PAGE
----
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FIRST ON FOX — A group of nearly two-dozen Republican attorneys general is asking the Supreme Court to intervene in a climate change liability case out of Hawaii they say could have "grave" consequences for American energy production.

In February, a coalition of major oil companies asked the Supreme Court to weigh in on the city of Honolulu’s lawsuit that accused the companies of deceiving the public about their role in causing global warming, which could in turn cost the companies billions in damages. 

Led by Alabama Attorney General Steve Marshall, 20 states on Monday filed an amicus brief asking the high court to review the case, arguing that the lawsuit, and several others like it percolating in the lower courts, is "an affront to the equal sovereignty" of their states and an attempt by one state to use its own laws to impose its energy policies nationwide.

"The grave threat these suits pose to equal sovereignty and our Nation’s energy infrastructure are reason enough for this Court to grant review," the filing states.


US Supreme Court building

Twenty state attorneys general asked the Supreme Court to take up a case that aims to hold Big Oil companies liable for climate change. (AP Photo/Jacquelyn Martin)

In 2020, the city of Honolulu sued several major fossil fuel companies, including Exxon and Chevron, claiming the companies’ products cause greenhouse gas emissions and global warming without warning consumers about the risks. 

The city employed a series of state laws like public nuisance and trespass measures and said the companies should pay billions to the state to abate the effects of climate change like weather events, sea level rise, heat waves, flooding, and global warming generally.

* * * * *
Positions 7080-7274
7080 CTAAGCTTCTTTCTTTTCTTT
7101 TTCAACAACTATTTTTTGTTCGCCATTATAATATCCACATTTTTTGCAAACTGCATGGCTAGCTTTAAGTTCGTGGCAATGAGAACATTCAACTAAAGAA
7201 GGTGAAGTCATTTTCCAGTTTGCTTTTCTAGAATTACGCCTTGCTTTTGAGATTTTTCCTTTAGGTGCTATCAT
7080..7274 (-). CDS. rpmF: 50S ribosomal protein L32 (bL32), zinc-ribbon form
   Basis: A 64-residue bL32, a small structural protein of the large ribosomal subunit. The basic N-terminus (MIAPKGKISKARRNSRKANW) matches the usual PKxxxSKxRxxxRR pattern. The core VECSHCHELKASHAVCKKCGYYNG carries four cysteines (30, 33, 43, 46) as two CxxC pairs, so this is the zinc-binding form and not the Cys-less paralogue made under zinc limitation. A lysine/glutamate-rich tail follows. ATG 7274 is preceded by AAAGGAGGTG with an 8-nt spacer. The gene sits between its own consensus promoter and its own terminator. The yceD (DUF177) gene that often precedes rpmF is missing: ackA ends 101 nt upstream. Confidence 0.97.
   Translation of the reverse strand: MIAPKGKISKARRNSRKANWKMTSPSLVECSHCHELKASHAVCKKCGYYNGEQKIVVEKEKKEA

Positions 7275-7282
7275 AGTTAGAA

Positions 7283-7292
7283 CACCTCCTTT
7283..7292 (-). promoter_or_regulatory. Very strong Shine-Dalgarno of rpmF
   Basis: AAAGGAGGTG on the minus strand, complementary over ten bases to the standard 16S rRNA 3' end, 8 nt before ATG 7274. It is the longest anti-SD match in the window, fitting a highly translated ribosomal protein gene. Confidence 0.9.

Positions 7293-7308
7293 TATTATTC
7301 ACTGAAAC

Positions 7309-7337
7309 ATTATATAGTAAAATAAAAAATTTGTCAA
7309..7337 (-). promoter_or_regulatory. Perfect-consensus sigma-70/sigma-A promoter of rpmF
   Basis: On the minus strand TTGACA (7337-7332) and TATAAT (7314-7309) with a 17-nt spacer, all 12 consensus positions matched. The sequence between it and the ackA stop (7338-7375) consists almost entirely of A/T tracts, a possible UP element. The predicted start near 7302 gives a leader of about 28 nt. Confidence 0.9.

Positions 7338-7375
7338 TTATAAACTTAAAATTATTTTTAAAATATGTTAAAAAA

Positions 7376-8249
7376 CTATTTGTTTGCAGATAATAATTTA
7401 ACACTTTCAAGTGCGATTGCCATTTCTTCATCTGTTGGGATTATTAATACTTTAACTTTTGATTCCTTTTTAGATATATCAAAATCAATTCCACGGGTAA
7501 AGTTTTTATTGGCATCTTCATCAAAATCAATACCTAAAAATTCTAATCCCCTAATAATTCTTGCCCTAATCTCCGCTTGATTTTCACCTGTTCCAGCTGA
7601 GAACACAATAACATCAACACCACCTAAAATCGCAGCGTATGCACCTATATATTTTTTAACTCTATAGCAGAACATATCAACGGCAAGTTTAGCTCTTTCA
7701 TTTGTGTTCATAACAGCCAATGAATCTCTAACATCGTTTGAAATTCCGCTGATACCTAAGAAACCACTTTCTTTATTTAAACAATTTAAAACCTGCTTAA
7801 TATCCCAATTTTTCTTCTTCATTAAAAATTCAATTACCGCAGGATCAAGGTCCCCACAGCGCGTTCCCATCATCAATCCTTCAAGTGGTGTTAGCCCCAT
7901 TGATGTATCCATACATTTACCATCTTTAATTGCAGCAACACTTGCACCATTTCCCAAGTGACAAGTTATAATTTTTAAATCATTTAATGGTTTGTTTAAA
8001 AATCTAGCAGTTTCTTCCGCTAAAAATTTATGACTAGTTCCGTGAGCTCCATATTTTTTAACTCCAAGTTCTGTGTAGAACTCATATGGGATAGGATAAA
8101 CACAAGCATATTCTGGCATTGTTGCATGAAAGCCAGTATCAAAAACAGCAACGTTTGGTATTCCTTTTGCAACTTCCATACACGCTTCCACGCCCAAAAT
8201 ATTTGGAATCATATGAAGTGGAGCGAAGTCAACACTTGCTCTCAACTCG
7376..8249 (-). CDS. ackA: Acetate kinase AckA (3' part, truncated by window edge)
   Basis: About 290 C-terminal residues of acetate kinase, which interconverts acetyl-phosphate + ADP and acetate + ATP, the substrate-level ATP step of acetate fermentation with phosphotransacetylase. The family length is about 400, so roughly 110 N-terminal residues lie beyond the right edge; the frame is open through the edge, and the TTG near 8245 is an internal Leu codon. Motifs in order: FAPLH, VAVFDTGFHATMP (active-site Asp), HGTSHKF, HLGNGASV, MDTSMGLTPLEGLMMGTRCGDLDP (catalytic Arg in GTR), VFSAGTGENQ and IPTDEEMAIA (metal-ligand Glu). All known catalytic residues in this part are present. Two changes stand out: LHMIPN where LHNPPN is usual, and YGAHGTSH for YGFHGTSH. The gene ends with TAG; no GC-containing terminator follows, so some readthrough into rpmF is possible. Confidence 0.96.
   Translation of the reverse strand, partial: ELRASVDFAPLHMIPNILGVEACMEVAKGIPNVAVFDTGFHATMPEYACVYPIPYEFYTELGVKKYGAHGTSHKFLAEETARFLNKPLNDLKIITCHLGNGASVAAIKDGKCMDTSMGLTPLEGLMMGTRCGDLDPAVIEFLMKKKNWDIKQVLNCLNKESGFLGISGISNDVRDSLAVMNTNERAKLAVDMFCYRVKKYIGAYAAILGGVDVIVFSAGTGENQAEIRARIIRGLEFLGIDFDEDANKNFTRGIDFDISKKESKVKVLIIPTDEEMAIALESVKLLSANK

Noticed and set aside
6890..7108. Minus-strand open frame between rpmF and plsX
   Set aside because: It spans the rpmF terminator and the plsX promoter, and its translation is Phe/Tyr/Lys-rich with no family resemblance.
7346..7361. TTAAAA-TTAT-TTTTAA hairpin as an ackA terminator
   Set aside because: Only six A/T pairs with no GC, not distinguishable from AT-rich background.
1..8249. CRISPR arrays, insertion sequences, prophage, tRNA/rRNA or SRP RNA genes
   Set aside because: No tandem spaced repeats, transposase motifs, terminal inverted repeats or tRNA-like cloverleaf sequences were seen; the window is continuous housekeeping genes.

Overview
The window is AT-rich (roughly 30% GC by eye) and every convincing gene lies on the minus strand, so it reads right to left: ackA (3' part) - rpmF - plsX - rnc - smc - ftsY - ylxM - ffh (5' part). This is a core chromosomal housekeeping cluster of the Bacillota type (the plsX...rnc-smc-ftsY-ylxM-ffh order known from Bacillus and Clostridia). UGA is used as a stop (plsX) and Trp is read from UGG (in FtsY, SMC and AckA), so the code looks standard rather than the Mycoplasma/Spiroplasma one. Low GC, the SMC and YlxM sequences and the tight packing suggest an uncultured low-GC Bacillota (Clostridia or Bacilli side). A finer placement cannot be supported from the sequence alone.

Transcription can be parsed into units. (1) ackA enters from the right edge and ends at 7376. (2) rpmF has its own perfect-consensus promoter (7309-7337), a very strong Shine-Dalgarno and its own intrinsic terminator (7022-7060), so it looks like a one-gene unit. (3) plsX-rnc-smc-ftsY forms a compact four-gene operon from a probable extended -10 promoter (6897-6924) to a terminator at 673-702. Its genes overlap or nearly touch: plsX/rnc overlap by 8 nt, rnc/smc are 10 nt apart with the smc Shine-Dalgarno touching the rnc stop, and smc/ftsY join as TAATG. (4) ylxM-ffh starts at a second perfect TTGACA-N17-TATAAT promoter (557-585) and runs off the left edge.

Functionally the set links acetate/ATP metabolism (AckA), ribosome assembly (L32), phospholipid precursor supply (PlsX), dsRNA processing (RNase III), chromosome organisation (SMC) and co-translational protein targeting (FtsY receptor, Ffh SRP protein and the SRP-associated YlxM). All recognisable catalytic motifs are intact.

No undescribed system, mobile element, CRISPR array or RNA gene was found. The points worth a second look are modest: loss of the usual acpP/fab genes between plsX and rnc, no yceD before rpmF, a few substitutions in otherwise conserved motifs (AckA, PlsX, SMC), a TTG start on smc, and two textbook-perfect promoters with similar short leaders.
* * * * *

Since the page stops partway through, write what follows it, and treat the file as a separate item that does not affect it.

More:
The energy companies appealed to the Hawaii Supreme Court, arguing that federal law prevents individual states from effectively shaping energy policies for all states, but that court disagreed.

"The time for this Court’s intervention is now," the AGs wrote in their brief, adding that "reducing the sale and use of traditional energy everywhere is not among a State’s constitutional powers."

Alabama AG Steve Marshall

Alabama AG Steve Marshall (Getty/File)

They say the case presents a "unique opportunity" because Hawaii courts granted a rare appeal option and stayed most of the discovery in the case while parties went through the appeals process. 

"The Court should act before state courts issue preliminary relief that could trigger a national emergency or fashion a patchwork of new taxes on the Nation’s energy system that would make life harder for every American," the AGs wrote. 

In an interview with Fox News Digital, Marshall said the lawsuit is "an effort by environmentalists to control energy policy in this country."

"They're attempting to do it through friendly forums, in this case, state court in Hawaii. And the people of Alabama absolutely object to a state court judge in Hawaii ultimately determining how it is that we deal with the fossil fuel industry here in this country," he said. 


climate change protest european union

"What we see here is the use of a damages verdict to either change the behavior of fossil fuel companies or exponentially increase the cost of energy to the citizens of the United States," Alabama Attorney General Steve Marshall said. (Adobe Stock)